The Russian macro-region (Northern Eurasia) is identical to the territory of the former Soviet Union with the exception of the Baltics, an area repeatedly dominated by Russia (or the Soviet Union). In terms of area, it is the biggest of the macro-regions (16.2% of habitable land). The Russian macro-region is primarily integrated by the remnants and consequences of the former Soviet Union (Russification, centralist model of administration, prevailing influence of Communist ideology, corruption, etc.), but also by considerably differentiated natural conditions. There is a negative cementing element of tremendous discrepancies between core and peripheral areas, which implicates discrepancies between rich and poor inhabitants. There is a relatively low value of GDP per capita and, in particular, a low life expectancy, especially for men (only 65 years). Other problems include large transport distances and the low value added of industrial production, as well as the focus on the export of raw materials and arms systems.
The Australian-Oceanic macro-region has by far the smallest proportion of the global population (only 0.5%) and an extremely low population density of 4.5 inhabitants per km2. Its population has a large anthropological and linguistic diversity (thanks largely to history and immigration). There are still big contrasts in the level of the economy and the overall development of society between Australia or New Zealand on the one hand and certain Pacific islands (such as the Solomon Islands) on the other. There is a clear economic, political and population dominance of a single state – Australia. The advanced economy of New Zealand is in the shadow of the Australian economy, while the island states in the Pacific Ocean are just ‘economic dwarfs’ in comparison.
The Sino-Japanese macro-region (Eastern Asia) comprises China, Japan, North Korea, South Korea, Taiwan and Mongolia. The region has a strong ‘weight’ in the sphere of population and economy as it accounts for as much as one-fifth of their world volume. In terms of both population and population density, it occupies second place, and according to economic potential, it ranks third place among the macro-regions. Over the past 30 to 60 years, the integrating elements have been the high economic maturity, the high export potential and the dynamism of economic development. When it comes to maintaining this status, the most important factor is the production of electric energy. The states of this macro-region produce the most electric energy globally. In terms of transport, this macro-region also tops the global charts with the biggest ports and airports in the world. Problems relate primarily to the sphere of politics (over half a century of shaping relations between democratic and Communist states) and natural conditions (extreme pollution, especially in Chinese agglomerations, desertification, volcanism, earthquakes, tsunamis and shortage of water resources).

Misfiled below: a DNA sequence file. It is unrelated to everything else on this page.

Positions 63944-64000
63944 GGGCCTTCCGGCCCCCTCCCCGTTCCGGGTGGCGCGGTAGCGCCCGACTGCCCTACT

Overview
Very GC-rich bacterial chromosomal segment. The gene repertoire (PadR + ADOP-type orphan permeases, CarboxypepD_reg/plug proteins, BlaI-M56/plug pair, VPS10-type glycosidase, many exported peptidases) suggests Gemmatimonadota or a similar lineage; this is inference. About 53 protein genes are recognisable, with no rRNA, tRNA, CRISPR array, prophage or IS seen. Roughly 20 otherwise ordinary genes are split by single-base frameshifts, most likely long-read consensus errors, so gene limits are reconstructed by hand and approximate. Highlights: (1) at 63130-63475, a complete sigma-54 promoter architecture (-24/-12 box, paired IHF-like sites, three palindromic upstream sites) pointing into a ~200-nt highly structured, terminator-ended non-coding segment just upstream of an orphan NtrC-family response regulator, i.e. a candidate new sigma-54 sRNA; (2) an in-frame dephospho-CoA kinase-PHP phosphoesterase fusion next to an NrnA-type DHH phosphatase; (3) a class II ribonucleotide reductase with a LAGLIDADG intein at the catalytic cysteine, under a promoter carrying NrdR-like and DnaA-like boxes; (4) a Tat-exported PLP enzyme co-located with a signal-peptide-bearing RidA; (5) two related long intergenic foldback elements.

The Indonesian macro-region (South-Eastern Asia) is a separate macro-region, given the geographic isolation of Indonesia from the set of Islamic countries and given the high religious heterogeneity of the whole area, influenced both by the Chinese and Indian macro-regions. The role of a strong integrating instrument is played by the international organization ASEAN, founded to accelerate the economic growth of its member countries in 1967. This organization also strives to achieve progress in relation to social and cultural problems and to intensify bilateral relations. The strong integrating factor of this macro-region is a common colonial past and the fact that a large proportion of its area is island-based; it also has many straits and marginal seas, vital for transport both globally and inside the macro-region. Most of the countries of this area are denoted as ‘Asian Tigers’. However, this macro-region, too, faces many problems of a physical geographic nature (volcanism, earthquakes and frequent landslides) and a sociogeographic nature (polarity between individual areas in the living standards of the population, as well as extreme linguistic diversity).
The Indian macro-region was delineated within the area of the former British India in order to preserve the integrity of the biggest population concentration in the contemporary world (23.7% of global population). The following integrating factors exist: not only overpopulation, a high birth rate and both Hindu and Buddhist civilisations, but, unfortunately, economic underdevelopment, with the GDP per capita at the same level as in the African macro-region, which is by far the lowest among the macro-regions of the world (only 4,000 USD in 2015). There are also other specific features: an extremely high proportion of rural population, a low life expectancy (67 years for men and 70 years for women) and a literacy level of just 57%. Thanks to the high birth rate, there has been a considerable growth in the population of this macro-region, although, due to a high emigration rate, the macro-region loses over two million people annually (mostly educated and economically successful young people). There are persisting ethnic, caste and religious tensions. When it comes to physical geography, there is a frequent problem of climatic anomalies (droughts, floods), numerous earthquakes and subsequent tsunamis; in addition, there is an exceptional dependence on the monsoon. This macro-region is one of the areas with a high (both spatial and social) internal differentiation.